Credit: PACUNAM/Canuto & Auld-Thomas
Laser mapping uncovers dozens of ancient Mayan cities
Advanced laser mapping has revealed more than 60,000 ancient Mayan structures beneath the jungles of northern Guatemala.
Set across dozens of hidden cities, the discoveries include houses, palaces and a 90-foot-tall pyramid that was previously thought to be a hill.
Made possible through special laser-equipped airplanes that can "see" through dense jungle, the groundbreaking research suggests that Mayan metropolises were far larger and more complex than previously thought.
Evidence of agriculture, irrigation, quarries and defensive fortifications were widespread, and extensive road networks point to initially unknown levels of interconnectivity between settlements.
The extent of the findings, first reported by National Geographic, may transform our understanding of how Mesoamerican civilization operated, according to one of the study's co-directors, Marcello Canuto from Tulane University in New Orleans.
"We're discovering that there is more of everything, and the scale is much bigger," he said in a phone interview. "In any given area there were more structures, more buildings, more canals and more terraces (than expected).'"
By extrapolating data from the 2,100-square-kilometer (811-square-mile) site, researchers have also revised their population estimates for the region. They now believe that 10 million people lived in the Maya Lowlands (an area covering parts of present-day Guatetmala and Mexico), a number that is "many times larger" than indicated by previous research.
"The general conceit over the last 100 years has been that the tropics were a bad place to have civilizations and that (the climate) is not conducive to sustaining complex societies," said Canuto, who has worked on Mayan archeology for more than 30 years. "There has always been this assumption that Mayan society was less populated and that there wasn't any infrastructure -- that they were small, independent city-states without much interaction.
"But we're finding that this just isn't true. This research shows that, not only were there lots of people, but also lots of ways that they modified the landscape to render it more productive. The defensive structures that we're finding (also suggest) that there were lots of people and lots of resources, which can create lots of competition."
'Revolutionary' aerial mapping
Central America's thick jungle has often made large-scale surveys of historical sites logistically difficult. But recent developments in a technique known as light detection and ranging (or "lidar") are allowing archeologists to see through even dense forest.
The aerial mapping process is carried out by attaching a lidar sensor to the underside of an airplane. Using the same technology found in self-driving cars, the instrument maps the landscape by emitting pulses of laser light and the time taken for them to return.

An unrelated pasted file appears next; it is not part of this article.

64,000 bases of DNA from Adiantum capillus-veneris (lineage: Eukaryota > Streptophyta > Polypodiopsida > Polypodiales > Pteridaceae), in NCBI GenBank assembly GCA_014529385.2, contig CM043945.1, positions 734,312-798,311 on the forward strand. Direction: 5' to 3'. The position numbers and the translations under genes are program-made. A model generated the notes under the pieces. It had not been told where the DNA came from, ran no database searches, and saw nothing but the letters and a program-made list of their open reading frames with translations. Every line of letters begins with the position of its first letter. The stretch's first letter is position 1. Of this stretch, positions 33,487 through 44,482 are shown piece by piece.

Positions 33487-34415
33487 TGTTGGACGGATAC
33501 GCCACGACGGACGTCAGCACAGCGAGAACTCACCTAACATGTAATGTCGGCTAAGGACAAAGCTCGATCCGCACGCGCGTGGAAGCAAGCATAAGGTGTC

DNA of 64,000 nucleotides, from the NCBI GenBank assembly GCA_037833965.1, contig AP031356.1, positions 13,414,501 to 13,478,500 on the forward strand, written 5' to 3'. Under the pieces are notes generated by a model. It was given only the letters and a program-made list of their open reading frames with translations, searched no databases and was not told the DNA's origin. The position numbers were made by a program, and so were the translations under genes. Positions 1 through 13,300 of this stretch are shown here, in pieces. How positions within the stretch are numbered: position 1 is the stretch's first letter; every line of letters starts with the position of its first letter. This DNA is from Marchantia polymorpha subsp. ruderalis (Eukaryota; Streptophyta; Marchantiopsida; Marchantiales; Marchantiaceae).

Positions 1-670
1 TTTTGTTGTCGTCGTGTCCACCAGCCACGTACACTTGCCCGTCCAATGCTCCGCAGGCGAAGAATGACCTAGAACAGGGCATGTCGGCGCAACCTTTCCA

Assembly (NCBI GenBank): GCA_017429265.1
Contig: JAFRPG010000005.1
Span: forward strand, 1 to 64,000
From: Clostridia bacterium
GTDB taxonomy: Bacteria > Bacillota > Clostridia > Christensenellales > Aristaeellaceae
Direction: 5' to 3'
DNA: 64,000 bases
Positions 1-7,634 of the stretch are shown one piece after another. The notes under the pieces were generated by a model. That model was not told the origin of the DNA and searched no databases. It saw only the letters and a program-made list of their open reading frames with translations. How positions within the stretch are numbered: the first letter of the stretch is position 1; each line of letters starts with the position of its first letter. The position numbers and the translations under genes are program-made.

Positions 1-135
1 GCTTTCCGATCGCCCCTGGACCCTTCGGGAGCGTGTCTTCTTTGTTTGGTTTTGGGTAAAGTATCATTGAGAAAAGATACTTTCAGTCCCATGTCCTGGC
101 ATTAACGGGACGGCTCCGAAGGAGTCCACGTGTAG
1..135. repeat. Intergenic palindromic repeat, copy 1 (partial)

The resulting data can reveal ground-level contours, pointing researchers toward man-made structures beneath the canopy. For archeologists, the method allows surveys of great detail and unprecedented size, Canuto said.
"This initiative is bigger than anything that has ever been done before. But it's not just big, it's also covering a wide swathe of this area, so it's actually a representative sample.
"For (archeologists) who work in the tropics, this is entirely revolutionizing the way we do everything," he added. "It's as if you were observing the sun and the stars with your naked eye and then someone invents the telescope."
Potential for archeology
Lidar sensors have previously been used to study other Mesoamerican settlements in Belize, as well as temple complexes in Cambodia. The technology may have archeological potential in other tropical areas, such as the Amazon and central Africa.
For now, the method's greatest barrier is the cost of chartering aircraft, Canuto said. His project was only made possible through funding from the Maya Cultural and Natural Heritage (PACUNAM), a Guatemalan non-profit organization that brought together a consortium of archeologists with different areas of expertise.
But as well as making research economically viable, this type of collaboration may provide new insight into the large datasets created.
"Now we're not limited to one site -- we can see everyone's data," Canuto said. "So instead of having 10 scholars working on 10 individual sites, we had 10 scholars working on individual questions across all the sites. That gives you a regional perspective that no one else has."
Moreover, if archeologists collaborate with experts in other fields, such as ecology and environmental science, aerial mapping may become more cost-effective and widely used.
"The data we use shows what's on the ground... but the other 95 percent of the data is providing a vertical profile of the canopy," Canuto said. "We, as archaeologists, want to know what's under there when you remove the trees. But ecologists want to see biomass and other things that archeologists don't care about."
The digital maps will later be used to carry out targeted ground research. Over the next three years, Canuto and his team hope to scan the entire Maya Biosphere Reserve, an 8,341-square-mile site in Guatemala's Petén region.